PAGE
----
ARCHXPLORE: How Architecture May Impact Aggression and Recovery in a New Purpose-Built Forensic Psychiatric Hopsital – a Mixed Method Study

Time: 16:00 - 16:20

Date: 7 June 2023

7-june-2023 16:00 7-june-2023 16:20 Europe/London ARCHXPLORE: How Architecture May Impact Aggression and Recovery in a New Purpose-Built Forensic Psychiatric Hopsital – a Mixed Method Study

Several studies departing from the experiential worlds of patients and staff have explored the links between the architectural design of forensic psychiatric buildings and the patient recovery process. Others have proposed models of how psychiatric wards may be designed to reduce stress and aggression. Nevertheless, one of the most prominent recommendations in the literature concerning… Read more »

Design in Mental Health

Synopsis

Several studies departing from the experiential worlds of patients and staff have explored the links between the architectural design of forensic psychiatric buildings and the patient recovery process. Others have proposed models of how psychiatric wards may be designed to reduce stress and aggression. Nevertheless, one of the most prominent recommendations in the literature concerning psychiatric hospital design is to minimize the institutional atmosphere and instead promote a more homelike environment. Even though current literature has affirmed the importance of the physical environment in supporting better outcomes in mental health services, more rigorous research is needed to establish the link between structural surroundings and mental health outcomes.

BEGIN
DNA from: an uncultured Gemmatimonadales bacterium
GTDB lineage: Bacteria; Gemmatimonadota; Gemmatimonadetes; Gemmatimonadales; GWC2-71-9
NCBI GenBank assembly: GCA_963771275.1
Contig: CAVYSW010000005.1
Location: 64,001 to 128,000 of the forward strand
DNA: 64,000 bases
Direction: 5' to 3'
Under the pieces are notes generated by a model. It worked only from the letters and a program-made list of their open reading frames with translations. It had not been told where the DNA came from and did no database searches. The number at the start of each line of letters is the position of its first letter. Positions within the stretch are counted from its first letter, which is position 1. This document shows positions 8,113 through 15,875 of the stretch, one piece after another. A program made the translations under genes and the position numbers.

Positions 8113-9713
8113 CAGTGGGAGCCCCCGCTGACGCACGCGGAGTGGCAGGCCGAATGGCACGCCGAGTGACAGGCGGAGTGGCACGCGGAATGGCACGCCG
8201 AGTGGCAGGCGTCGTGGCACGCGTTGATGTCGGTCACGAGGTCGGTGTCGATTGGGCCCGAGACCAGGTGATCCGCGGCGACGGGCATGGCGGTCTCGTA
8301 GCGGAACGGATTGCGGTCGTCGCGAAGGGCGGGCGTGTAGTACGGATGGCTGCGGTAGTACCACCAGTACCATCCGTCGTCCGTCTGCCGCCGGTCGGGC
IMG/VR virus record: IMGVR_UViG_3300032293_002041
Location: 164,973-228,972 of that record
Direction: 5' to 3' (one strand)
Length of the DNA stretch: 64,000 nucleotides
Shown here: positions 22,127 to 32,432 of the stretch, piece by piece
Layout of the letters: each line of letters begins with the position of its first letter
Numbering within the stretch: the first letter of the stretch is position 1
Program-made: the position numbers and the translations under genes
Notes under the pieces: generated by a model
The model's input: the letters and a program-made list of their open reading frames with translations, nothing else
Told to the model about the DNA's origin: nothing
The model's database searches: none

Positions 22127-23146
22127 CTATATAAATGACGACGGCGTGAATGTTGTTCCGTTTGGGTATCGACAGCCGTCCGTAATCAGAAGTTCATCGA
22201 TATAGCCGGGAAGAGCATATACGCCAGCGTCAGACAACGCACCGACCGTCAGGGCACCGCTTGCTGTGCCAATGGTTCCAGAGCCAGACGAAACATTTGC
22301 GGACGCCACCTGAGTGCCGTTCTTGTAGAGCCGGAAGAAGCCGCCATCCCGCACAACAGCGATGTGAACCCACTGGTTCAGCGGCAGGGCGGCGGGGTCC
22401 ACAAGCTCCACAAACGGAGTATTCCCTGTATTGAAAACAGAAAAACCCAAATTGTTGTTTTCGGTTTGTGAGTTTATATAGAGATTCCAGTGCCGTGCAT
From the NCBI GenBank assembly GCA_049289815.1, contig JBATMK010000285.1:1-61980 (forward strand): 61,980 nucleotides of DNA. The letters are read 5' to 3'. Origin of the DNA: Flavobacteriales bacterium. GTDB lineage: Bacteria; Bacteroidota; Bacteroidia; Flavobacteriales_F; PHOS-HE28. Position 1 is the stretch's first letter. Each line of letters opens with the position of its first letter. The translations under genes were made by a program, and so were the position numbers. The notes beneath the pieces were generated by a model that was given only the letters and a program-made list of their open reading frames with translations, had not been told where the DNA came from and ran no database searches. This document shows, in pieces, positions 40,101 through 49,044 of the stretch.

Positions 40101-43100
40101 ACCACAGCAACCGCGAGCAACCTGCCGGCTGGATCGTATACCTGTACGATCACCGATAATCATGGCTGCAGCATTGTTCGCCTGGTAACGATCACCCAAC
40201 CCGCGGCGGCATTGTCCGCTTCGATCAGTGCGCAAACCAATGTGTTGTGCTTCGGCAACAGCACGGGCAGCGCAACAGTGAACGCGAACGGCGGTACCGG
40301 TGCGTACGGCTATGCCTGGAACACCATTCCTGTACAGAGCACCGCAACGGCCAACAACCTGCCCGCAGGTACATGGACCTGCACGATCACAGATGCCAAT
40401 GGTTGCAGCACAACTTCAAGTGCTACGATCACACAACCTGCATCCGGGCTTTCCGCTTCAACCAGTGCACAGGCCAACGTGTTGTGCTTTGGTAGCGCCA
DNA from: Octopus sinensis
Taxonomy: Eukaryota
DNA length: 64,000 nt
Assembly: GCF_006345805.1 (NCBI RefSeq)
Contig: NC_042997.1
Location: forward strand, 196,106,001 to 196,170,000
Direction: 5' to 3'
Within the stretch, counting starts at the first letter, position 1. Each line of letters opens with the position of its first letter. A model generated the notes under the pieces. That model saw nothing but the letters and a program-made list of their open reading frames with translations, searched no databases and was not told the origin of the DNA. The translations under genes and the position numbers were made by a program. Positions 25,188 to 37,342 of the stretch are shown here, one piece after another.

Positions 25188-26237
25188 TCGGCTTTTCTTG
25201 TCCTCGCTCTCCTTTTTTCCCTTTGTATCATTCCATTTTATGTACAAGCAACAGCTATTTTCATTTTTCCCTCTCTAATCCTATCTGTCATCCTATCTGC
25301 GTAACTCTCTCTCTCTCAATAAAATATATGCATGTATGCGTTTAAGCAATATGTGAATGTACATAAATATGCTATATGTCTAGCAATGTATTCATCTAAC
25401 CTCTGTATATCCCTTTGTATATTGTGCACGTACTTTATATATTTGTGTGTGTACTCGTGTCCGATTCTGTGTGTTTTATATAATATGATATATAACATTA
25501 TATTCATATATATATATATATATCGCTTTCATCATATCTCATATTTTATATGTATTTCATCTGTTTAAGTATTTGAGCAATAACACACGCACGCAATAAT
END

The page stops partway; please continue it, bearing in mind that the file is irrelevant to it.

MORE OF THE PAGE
In November 2018, the psychiatric Aarhus University Hospital (AUH), dating back to 1852, relocated to a new modern purpose-built psychiatric hospital. The relocation presents a unique opportunity to examine the effect of structural surroundings on aggression and how the physical environment may impact recovery.

Aim of study
To explore how inpatients and staff in medium secure forensic psychiatric wards experience the structural environment, focusing on homeliness and how the structural surroundings may impact recovery and aggression.

Methods
The study design is mixed-method. We perform semi-structured interviews with staff and patients, collect structural data from official blueprints and building databases on the old and new forensic wards. Interview data will be coded in Nivivo12 and analyzed using thematic analysis inspired by the literature on patient recovery. We depart from a model of how architecture may support the reduction of aggression in wards and evaluate what kind/if critical architectural features are recognized as essential to minimize the risk of aggression.

Results
Will be presented and discussed at the conference.

 

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